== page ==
18. Kinnear S (2010) Cylindrospermopsin: a decade of progress in bioaccumulation research. Mar Drugs 8:542–564. doi: 10.3390/md8030542 CrossRefGoogle Scholar
  19. Kinnear SHW, Duivenvoorden LJ, Fabbro LD (2007) Growth and bioaccumulation in Spirodela oligorrhiza following exposure to Cylindrospermopsis raciborskii whole cell extracts. Aust J Ecotoxicol 13:19–31Google Scholar
  20. Kinnear SHW, Fabbro LD, Duivenvoorden LJ (2008) Variable growth responses of water thyme (Hydrilla verticillata) to whole-cell extracts of Cylindrospermopsis raciborskii. Arch Environ Contam Toxicol 54:187–194. doi: 10.1007/s00244-007-9026-0 CrossRefGoogle Scholar
  21. Kittler K, Schreiner M, Krumnain A, Manzei S, Koch M, Rohn S, Maul R (2012) Uptake of the cyanobacterial toxin cylindrospermopsin in Brassica vegetables. Food Chem 133:875–879. doi: 10.1016/j.foodchem.2012.01.107 CrossRefGoogle Scholar
  22. Kotai J (1972) Instruction for preparation of modified nutrient solution Z8 for algae. Publication B-11/69, Norwegian Institute for Water Research, OsloGoogle Scholar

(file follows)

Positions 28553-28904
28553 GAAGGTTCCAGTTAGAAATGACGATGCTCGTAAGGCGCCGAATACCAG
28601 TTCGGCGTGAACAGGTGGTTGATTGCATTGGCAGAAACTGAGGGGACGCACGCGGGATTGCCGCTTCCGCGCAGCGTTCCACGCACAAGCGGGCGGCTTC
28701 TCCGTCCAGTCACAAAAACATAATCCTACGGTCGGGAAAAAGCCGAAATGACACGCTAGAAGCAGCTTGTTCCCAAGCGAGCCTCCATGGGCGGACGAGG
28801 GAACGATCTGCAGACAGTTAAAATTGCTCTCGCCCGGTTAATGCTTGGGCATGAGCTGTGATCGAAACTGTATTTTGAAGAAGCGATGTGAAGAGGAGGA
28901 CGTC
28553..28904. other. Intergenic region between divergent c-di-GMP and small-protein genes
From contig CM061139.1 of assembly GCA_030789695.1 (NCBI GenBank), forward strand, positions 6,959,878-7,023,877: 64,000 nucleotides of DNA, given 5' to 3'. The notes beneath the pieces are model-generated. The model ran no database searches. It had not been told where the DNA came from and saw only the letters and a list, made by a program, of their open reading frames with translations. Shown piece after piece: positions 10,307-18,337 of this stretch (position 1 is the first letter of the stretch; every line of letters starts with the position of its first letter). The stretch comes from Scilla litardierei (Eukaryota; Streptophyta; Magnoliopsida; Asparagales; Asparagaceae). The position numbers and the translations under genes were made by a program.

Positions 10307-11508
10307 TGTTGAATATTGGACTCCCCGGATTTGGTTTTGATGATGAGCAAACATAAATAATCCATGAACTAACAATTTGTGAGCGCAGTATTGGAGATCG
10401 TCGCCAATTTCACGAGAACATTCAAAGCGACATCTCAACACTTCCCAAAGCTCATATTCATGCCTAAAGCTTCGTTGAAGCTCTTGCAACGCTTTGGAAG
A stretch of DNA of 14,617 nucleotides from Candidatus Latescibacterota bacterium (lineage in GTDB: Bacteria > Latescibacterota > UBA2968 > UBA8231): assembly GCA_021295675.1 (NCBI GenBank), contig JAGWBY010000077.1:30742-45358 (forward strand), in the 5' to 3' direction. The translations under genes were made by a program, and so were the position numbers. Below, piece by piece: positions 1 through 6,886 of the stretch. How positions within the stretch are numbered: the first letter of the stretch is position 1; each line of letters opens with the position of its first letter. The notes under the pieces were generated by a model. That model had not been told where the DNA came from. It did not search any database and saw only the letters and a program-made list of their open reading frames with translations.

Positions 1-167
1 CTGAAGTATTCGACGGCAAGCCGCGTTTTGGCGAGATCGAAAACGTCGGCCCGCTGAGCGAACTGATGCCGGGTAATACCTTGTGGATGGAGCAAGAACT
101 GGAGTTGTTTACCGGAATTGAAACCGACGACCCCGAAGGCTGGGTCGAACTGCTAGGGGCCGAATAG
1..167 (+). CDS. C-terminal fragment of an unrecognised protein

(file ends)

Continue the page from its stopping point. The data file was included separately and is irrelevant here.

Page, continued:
23. Lichtenthaler HK (1987) Chlorophylls and carotenoids: pigments of photosynthetic biomembranes. Methods Enzymol 148:350–382. doi: 10.1016/0076-6879(87)48036-1 CrossRefGoogle Scholar
  24. Maejima K, Kitoh S, Uheda E, Shiomi N (2001) Response of 19 Azolla strains to a high concentration of ammonium ions. Plant Soil 234:247–252. doi: 10.1023/A:1017912613526 CrossRefGoogle Scholar
  25. Máthé C, Vasas G, Borbély G, Erdődi F, Beyer D, Kiss A, Surányi G, Gonda S, Jámbrik K, Hamvas M-M (2013) Histological, cytological and biochemical alterations induced by microcystin-LR and cylindrospermopsin in white mustard (Sinapsis alba L.) seedlings. Acta Biol Hung 64:71–85. doi: 10.1556/ABiol.64.2013.1.7 CrossRefGoogle Scholar
  26. Metcalf JS, Barakate A, Codd GA (2004) Inhibition of plant protein synthesis by the cyanobacterial hepatotoxin, cylindrospermopsin. FEMS Microbiol Lett 235:125–129. doi: 10.1016/j.femsle.2004.04.025 CrossRefGoogle Scholar
  27. OECD (2002) OECD guidelines for the testing of chemicals. Revised proposal for a new guideline 221. Lemna sp. growth inhibition test. OECD. http://www.oecd.org/chemicalsafety/testing/1948054.pdf. Accessed 13 June 2014